Making Good Speakers Great

Common Voice Problems for Men

“Men with Deep Voices Get the Girls”
“Men with Deep Voices Have More Children”
“Deep Voices Attract Voters”

Recent research coming out of McMaster, Aberdeen and other universities certainly inspires catchy headlines. We’re told that women find deep-voiced men more attractive and have better recollection of what they say. Men with deep voices have more babies, get more votesand are perceived as better leaders. They’re more often suspected of infidelity, but does that diminish the otherwise crushing advantages? It’s enough to make a guy want to jump down a well.

And that’s exactly what many men do—vocally. They plunge their voice into the very bottom of their range in an attempt to sound more masculine, authoritative and sexy. Ironically, when you speak too lowyou create throat tension, robbing your voice of its natural depth, power and impact. If you explore the middle of your range, allowing your voice to be just slightly higher than what you’re used to, you’ll discover a voice that sounds better, feels better and communicates more effectively. See this article for developing real, natural depth.

When you speak too low you tend to sound monotone. That’s partly because your voice has no room to move around. It can’t go down, and if you feel uncomfortable letting it go up, your delivery tends to be rather flat and expressionless. So again, one way of enhancing expressiveness is to move into the middle of your range. But the primary strategy is to breathe. In my experience, when you learn to breathe well, as it relates to speaking, you automatically become more expressive and interesting. See this article for more on expressiveness.

Another common characteristic of male voices is they tend to beretracted, pulled back into the throat. When you try to force your voice lower, you unconsciously pull down the back of your tongue. That traps your voice in your throat so it sounds tense and constricted. Your listeners feel as though you’re pulling back and unwilling to fully engage with them. That has serious implications for your effectiveness as a speaker. The solution? Breathing and tongue relaxation. If breath flows forward, sound flows forward. And if the root of your tongue isn’t blocking your throat, then breath and sound flow even more generously. See this article for more on openness.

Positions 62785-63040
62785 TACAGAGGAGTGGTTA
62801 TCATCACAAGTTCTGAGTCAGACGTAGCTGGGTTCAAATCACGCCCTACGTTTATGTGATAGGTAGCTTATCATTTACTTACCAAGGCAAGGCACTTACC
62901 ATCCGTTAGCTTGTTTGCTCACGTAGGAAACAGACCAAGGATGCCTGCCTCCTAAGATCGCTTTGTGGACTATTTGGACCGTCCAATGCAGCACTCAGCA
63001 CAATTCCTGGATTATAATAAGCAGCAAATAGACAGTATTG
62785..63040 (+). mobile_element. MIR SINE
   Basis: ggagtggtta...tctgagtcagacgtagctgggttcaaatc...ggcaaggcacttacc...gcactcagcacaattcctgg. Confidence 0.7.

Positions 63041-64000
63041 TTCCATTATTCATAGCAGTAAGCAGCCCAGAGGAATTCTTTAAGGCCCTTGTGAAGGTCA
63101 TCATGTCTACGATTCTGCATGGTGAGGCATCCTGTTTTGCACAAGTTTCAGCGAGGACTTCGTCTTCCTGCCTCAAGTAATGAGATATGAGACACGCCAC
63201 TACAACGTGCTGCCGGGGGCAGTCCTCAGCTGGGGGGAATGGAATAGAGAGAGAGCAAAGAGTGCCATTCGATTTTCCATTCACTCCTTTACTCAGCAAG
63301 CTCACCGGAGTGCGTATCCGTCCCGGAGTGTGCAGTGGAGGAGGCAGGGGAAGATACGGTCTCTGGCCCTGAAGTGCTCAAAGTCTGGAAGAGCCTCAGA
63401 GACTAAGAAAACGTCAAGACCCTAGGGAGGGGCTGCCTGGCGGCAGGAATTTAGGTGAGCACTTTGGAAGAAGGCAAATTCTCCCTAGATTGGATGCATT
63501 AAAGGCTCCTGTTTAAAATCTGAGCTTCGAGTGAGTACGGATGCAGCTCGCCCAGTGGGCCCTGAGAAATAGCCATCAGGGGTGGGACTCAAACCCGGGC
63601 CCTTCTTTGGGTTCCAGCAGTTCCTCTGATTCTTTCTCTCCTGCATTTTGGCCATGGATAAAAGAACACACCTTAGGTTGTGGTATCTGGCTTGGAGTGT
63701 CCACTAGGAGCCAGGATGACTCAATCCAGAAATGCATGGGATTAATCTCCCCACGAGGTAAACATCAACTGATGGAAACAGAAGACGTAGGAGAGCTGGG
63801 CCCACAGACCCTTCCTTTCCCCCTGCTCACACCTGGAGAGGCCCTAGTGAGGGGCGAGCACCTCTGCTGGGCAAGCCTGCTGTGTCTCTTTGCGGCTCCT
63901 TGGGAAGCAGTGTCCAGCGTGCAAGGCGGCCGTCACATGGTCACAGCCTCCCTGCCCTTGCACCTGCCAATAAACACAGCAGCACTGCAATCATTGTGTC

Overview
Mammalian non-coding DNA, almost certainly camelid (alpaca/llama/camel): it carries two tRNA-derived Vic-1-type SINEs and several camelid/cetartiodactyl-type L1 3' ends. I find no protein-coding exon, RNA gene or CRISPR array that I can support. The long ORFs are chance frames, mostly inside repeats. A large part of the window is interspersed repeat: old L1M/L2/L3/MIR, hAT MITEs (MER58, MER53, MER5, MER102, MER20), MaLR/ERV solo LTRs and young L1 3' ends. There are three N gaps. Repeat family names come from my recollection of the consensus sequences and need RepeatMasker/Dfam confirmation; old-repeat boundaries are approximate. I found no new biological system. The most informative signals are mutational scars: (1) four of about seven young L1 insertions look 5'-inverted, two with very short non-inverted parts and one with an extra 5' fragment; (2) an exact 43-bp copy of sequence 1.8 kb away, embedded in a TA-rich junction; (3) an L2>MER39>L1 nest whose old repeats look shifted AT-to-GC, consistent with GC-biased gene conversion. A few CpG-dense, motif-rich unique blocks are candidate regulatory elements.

If your pitch is too low and you’re pulling back on your voice, then you tend to start mumbling, and two small problems combine to create a big problem. When people continually struggle to understand you, they eventually stop trying. If you have something to say, then say it with commitment. While you can’t control how others respond, you do control what you put out there. So don’t fail to make an impact because you didn’t give them anything to work with. Engage your whole voice and come forward. See this article for strategies to enhance clarity.

You probably won’t have a voice that sounds like James Earl Jones, but you most certainly do have a voice with its own potential for strength, richness and clarity. Opening up, using breath generously and exploiting the middle of your range will take you a lot further than jamming your voice down into your throat, trying to force it deeper. And if all else fails, find comfort in recent research showing that men with deep voices tend to have lower sperm counts.

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